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Harry Truman’s Long Day on April 12, 1945

What kind of day was Thursday April 12, 1945 for Harry S. Truman?

The afternoon was gray outside, the light fading, as Vice President Harry S. Truman arrived close to 5:00 p.m. at the office of House Speaker Sam Rayburn, where the plan was to enjoy a bourbon and branch water after work. Someone told Truman that he should dial the White House phone number, NAtional 1414.

“Jesus Christ and Gen. Jackson!”

Truman apparently never got to sip the drink. He put down the phone, turned to Rayburn, and gasped, “Jesus Christ and Gen. Jackson!”

He’d been summoned. He apparently believed he’d been summoned to a rare meeting with President Franklin D. Roosevelt, on no notice to boot, almost certainly for some kind of upbraiding.

Vice President-elect Harry S. Truman

President Franklin D. Roosevelt, Vice President-elect Harry S. Truman, and Vice President Henry Wallace in a car returning to the Capitol from Union Station during a downpour, Nov. 10, 1944. Truman Library photo

At about 5:25 p.m., transported in a black Mercury sedan with a driver but no Secret Service detail, Truman arrived at 1600 Pennsylvania Avenue. He said later he was puzzled as to why he’d been called in. “I thought that maybe he wanted me to do some special piece of liaison work with the Congress,” Truman said, according to biographer David McCullough. Other historians believe Truman knew the truth from the moment he’d picked up the phone.

 

Unexpected News?

Ushered to the second floor of the White House, Truman was greeted by Eleanor Roosevelt and press secretary Steve Early.

“Harry, the president is dead,” said the woman who was no longer First Lady.

Roosevelt had died of a cerebral hemorrhage at his summer home in Warm Springs, Georgia. He had been chief executive for 13 years. Many Americans had no living memory of any other president.

“Harry, the president is dead.”

The challenges facing the new president may have been the greatest any ever confronted.

  • In the Pacific, the outcome of the war with Japan remained uncertain. In the greatest logistical achievement in history, the U.S. and its allies were preparing to shift more than a million men and all of their gear from Europe to the Pacific to prepare for the two-pronged amphibious invasion of Japan, scheduled to begin in November.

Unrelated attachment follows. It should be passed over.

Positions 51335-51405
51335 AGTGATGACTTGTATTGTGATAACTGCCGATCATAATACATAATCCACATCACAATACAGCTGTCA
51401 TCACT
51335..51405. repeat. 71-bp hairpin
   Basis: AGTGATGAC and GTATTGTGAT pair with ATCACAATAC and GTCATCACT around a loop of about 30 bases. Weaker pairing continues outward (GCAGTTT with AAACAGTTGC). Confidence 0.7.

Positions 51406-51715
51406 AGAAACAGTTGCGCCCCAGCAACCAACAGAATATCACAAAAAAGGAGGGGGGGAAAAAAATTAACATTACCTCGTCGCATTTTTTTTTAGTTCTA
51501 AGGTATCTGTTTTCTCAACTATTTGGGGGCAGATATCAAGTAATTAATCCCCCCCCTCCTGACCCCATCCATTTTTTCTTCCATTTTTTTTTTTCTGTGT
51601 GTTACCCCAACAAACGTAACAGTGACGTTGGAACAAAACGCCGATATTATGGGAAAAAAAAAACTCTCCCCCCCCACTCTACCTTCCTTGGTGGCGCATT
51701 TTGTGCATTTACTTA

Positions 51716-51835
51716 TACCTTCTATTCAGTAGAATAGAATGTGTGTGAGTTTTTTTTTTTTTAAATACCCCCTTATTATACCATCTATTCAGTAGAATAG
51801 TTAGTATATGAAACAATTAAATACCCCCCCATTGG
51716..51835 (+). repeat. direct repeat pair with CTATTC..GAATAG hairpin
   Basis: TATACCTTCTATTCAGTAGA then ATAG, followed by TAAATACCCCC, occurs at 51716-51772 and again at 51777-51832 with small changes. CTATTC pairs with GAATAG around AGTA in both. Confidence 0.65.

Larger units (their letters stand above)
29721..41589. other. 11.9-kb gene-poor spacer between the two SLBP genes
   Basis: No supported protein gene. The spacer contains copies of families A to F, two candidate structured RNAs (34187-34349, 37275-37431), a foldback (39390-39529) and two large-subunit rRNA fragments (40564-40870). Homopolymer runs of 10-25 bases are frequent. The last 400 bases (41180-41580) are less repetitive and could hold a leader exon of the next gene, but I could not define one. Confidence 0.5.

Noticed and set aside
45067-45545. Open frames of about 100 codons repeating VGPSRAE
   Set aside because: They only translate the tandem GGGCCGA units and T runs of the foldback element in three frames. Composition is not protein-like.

• In the Pentagon, that sprawling new building to which the Navy had initially refused to move, rivalry between the Army and the Navy was kept somewhat in check by the needs of the war but was simmering beneath the surface. The Navy’s Adm. Ernest J. King was prickly and difficult, the Army’s Gen. George C. Marshall a quiet and competent source of strength who was more laid back.
  • In New Mexico, a team of scientists with total government support and unlimited resources were working on a super weapon Truman knew little or nothing about.

 

Cabinet Call

At 7:08 p.m., minutes after being sworn in – although it was Roosevelt’s death, not the ceremony, that made him president – Truman convened a cabinet meeting. It was all very preliminary. Afterward, Secretary of War Henry Stimson lingered for a private chat. Stimson wanted Truman “to know about an immense project that was under way – a project looking to the development of a new explosive of almost unbelievable destructive power.” Truman wrote in his memoirs that this left him puzzled. Apparently, he did not retain the significance of what Stimson was trying to tell him. In fact, Stimson perceived his reaction as a snub.

Two weeks later, the Secretary of War sent his new boss a very personal “Dear Mr. President” letter that began, “I think it is very important that I should have a talk with you as soon as possible on a high secret matter.” They met on April 25, 1945, and for the first time the new president received a detailed briefing on the development of the atomic bomb. Often overlooked by historians is the fact that Truman had gotten inklings of the project while in the Senate. It’s possible he initially brushed off Stimson not because he didn’t want to know but because he already knew.